(TS) This is a tough question and I can only assume that the power dynamics that are most often significantly imbalanced against victims are the main reason.
Survivors of assault within sport often do not want to come forward if they feel it will be a scenario where it is their word against a well-liked or influential coach. Often, they hope the abuse is temporary which may be correct. The scars of the abuse may often be long lasting or permanent and should be treated professionally.
Additional reasons why people stay silent likely also involve fear of losing a spot on a team which comes with additional falling out from opportunities like scholarships, friendships on the team, or missing out on the sport itself. These negative and often tortious interactions cause victims to suffer, physically, emotionally and psychologically. I think it’s very important to talk with someone outside of that environment and get help to see things more clearly as early as possible.
Parents and guardians can have the right intentions but can also have warped perceptions about the need to tolerate improper behaviours. The culture around harassment is curious and studies are developing to help better understand where things can go terribly wrong that result in the many criminal cases we hear about in the media and the numerous civil cases that often result in private resolution.
Internal policies at Universities and sports association boards are often not the final say but may often help to define standards for their community. How those matters are handled can often create administrative law considerations relating to their own reviews. Many victims still have the option of civil remedies and always retain the ability to report criminal behaviour.
What are some remedies that people who have experienced sports harassment can seek?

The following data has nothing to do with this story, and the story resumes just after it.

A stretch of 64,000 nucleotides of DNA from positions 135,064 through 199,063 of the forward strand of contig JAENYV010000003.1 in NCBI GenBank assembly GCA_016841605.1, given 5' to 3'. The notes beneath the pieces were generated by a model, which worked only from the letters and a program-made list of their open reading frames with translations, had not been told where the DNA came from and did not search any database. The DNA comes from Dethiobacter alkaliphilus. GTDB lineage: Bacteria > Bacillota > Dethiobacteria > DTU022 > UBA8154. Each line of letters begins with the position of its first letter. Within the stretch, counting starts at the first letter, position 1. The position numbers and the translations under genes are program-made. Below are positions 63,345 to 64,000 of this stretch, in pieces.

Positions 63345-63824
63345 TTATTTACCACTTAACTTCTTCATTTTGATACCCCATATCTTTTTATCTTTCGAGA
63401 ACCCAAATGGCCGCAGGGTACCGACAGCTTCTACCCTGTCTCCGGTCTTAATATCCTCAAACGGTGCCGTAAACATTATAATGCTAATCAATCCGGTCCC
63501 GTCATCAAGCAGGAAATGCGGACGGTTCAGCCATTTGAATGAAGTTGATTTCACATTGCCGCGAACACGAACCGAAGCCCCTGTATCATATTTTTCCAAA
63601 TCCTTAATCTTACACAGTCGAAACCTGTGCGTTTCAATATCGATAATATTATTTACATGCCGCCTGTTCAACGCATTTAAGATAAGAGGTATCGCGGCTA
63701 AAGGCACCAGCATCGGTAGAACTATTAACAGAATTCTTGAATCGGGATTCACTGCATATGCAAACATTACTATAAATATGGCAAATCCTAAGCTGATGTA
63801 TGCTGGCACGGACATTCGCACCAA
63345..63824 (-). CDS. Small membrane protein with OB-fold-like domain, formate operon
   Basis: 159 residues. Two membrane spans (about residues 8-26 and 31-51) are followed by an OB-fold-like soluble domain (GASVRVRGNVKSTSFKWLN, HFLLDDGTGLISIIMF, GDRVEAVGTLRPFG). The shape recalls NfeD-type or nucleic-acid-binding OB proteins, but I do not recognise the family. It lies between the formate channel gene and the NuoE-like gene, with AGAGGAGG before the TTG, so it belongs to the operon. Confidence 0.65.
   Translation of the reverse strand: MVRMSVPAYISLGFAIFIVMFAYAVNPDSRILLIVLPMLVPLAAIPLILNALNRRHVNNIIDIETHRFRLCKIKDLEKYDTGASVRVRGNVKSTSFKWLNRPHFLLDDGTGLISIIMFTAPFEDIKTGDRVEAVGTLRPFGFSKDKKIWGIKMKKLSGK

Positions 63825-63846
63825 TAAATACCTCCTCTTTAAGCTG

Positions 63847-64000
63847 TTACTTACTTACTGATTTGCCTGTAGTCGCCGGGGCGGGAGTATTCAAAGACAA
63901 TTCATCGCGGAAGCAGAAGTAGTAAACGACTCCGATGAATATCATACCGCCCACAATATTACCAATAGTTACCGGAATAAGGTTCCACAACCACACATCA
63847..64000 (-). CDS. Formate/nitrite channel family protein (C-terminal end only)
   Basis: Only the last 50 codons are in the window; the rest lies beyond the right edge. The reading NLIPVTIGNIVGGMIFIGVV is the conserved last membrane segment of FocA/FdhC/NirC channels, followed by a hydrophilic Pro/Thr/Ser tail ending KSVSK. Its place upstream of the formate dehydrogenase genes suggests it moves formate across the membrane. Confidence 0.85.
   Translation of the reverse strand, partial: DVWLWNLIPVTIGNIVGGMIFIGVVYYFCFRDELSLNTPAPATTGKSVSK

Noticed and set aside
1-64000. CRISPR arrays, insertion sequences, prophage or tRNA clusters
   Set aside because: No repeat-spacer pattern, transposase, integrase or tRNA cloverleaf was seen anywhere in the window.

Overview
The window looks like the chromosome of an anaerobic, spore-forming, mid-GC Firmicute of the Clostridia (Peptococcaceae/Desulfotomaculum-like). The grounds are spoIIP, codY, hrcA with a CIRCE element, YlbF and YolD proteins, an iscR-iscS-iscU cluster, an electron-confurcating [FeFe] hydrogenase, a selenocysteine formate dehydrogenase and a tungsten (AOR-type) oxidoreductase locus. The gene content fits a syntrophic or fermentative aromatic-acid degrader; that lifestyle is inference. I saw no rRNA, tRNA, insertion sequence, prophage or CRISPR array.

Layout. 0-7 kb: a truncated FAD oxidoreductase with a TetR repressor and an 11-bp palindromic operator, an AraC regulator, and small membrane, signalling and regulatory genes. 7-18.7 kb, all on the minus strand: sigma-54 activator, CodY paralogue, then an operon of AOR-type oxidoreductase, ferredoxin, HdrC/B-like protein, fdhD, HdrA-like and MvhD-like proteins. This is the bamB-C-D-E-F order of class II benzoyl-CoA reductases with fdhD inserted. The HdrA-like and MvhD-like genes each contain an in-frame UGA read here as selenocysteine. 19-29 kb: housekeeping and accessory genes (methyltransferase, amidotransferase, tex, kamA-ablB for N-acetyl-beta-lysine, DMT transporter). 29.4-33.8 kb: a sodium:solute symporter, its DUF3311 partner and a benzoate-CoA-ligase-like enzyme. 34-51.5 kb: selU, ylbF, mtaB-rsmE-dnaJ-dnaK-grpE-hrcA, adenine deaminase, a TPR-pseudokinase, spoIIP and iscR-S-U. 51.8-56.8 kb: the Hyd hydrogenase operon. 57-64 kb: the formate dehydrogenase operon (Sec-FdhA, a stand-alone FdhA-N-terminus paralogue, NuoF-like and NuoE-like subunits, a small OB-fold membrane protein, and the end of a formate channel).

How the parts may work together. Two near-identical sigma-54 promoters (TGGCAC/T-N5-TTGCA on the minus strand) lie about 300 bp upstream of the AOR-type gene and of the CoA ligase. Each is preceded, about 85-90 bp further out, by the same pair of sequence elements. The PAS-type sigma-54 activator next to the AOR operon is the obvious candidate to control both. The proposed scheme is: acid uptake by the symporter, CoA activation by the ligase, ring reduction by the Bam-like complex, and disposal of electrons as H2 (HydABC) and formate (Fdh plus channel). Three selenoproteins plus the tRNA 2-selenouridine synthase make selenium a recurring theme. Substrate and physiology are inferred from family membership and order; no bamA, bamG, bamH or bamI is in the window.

(TS) Monetary damages are the usual remedy for any civil case. As a civil lawyer, that is my focus. Sometimes there is concurrent and overlapping action from the government who may prosecute offenders seeking criminal sanctions to protect the public and punish the behaviour.
What most people don’t fully understand about civil legal proceedings is that there is a lot more going on that is confidential, usually on a “without prejudice” basis which simply means it is not something that is evidence to be considered or determined by a court. Given the confidential nature of legal proceedings as a function of a rule called the “implied undertaking rule”, there are often good outcomes through negotiations before a matter needs to actually go to trial.
While the Courts do not have jurisdiction to force a party to apologize or take steps to improve a potentially systemic problem, litigation may often have that effect as a deterrent against improper conduct. Negotiations can be creative and I personally encourage parties, where possible, to see if there is a pathway that will allow for some degree of reconciliation on the issues before seeking a final order of a Court for pecuniary damages.
If you feel that you need help, you should consider speaking with a lawyer who can provide a confidential consultation and if necessary, legal action.
Need help with a legal issue? Contact the team at Spraggs Law
Do you need help with a legal issue? The team of lawyers in Vancouver at Spraggs Law can help. Give us a call at 604 359 1627 for a free consultation to discuss how we can offer personalized assistance based on your circumstances.